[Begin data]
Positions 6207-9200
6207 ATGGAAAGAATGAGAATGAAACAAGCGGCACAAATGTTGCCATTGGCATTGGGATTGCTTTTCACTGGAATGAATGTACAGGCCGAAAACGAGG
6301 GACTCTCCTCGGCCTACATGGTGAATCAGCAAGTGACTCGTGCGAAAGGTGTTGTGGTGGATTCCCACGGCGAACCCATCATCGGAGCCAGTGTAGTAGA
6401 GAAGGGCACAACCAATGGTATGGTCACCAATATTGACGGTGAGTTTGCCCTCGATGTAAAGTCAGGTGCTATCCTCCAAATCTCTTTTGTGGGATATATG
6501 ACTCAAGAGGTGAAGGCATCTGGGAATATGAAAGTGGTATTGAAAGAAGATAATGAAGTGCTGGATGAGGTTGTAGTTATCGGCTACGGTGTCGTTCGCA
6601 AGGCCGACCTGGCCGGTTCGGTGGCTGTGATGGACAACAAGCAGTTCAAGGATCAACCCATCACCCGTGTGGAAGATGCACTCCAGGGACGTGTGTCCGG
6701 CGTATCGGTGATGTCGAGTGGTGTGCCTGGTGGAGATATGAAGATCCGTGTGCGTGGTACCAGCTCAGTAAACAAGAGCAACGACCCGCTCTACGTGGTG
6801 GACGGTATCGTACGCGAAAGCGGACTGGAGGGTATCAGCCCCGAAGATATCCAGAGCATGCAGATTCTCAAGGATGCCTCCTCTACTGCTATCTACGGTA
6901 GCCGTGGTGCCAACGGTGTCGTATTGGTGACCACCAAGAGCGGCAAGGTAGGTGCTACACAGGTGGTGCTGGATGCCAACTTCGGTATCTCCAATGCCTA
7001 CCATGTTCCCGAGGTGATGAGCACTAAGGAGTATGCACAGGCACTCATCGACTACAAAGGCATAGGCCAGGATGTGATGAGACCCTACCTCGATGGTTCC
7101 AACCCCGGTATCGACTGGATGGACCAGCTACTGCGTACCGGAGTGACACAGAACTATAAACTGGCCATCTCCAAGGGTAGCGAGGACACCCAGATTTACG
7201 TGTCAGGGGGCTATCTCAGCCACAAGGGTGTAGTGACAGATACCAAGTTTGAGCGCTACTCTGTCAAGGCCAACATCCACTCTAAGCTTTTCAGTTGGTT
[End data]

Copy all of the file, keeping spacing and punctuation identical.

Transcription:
Positions 6207-9200
6207 ATGGAAAGAATGAGAATGAAACAAGCGGCACAAATGTTGCCATTGGCATTGGGATTGCTTTTCACTGGAATGAATGTACAGGCCGAAAACGAGG
6301 GACTCTCCTCGGCCTACATGGTGAATCAGCAAGTGACTCGTGCGAAAGGTGTTGTGGTGGATTCCCACGGCGAACCCATCATCGGAGCCAGTGTAGTAGA
6401 GAAGGGCACAACCAATGGTATGGTCACCAATATTGACGGTGAGTTTGCCCTCGATGTAAAGTCAGGTGCTATCCTCCAAATCTCTTTTGTGGGATATATG
6501 ACTCAAGAGGTGAAGGCATCTGGGAATATGAAAGTGGTATTGAAAGAAGATAATGAAGTGCTGGATGAGGTTGTAGTTATCGGCTACGGTGTCGTTCGCA
6601 AGGCCGACCTGGCCGGTTCGGTGGCTGTGATGGACAACAAGCAGTTCAAGGATCAACCCATCACCCGTGTGGAAGATGCACTCCAGGGACGTGTGTCCGG
6701 CGTATCGGTGATGTCGAGTGGTGTGCCTGGTGGAGATATGAAGATCCGTGTGCGTGGTACCAGCTCAGTAAACAAGAGCAACGACCCGCTCTACGTGGTG
6801 GACGGTATCGTACGCGAAAGCGGACTGGAGGGTATCAGCCCCGAAGATATCCAGAGCATGCAGATTCTCAAGGATGCCTCCTCTACTGCTATCTACGGTA
6901 GCCGTGGTGCCAACGGTGTCGTATTGGTGACCACCAAGAGCGGCAAGGTAGGTGCTACACAGGTGGTGCTGGATGCCAACTTCGGTATCTCCAATGCCTA
7001 CCATGTTCCCGAGGTGATGAGCACTAAGGAGTATGCACAGGCACTCATCGACTACAAAGGCATAGGCCAGGATGTGATGAGACCCTACCTCGATGGTTCC
7101 AACCCCGGTATCGACTGGATGGACCAGCTACTGCGTACCGGAGTGACACAGAACTATAAACTGGCCATCTCCAAGGGTAGCGAGGACACCCAGATTTACG
7201 TGTCAGGGGGCTATCTCAGCCACAAGGGTGTAGTGACAGATACCAAGTTTGAGCGCTACTCTGTCAAGGCCAACATCCACTCTAAGCTTTTCAGTTGGTT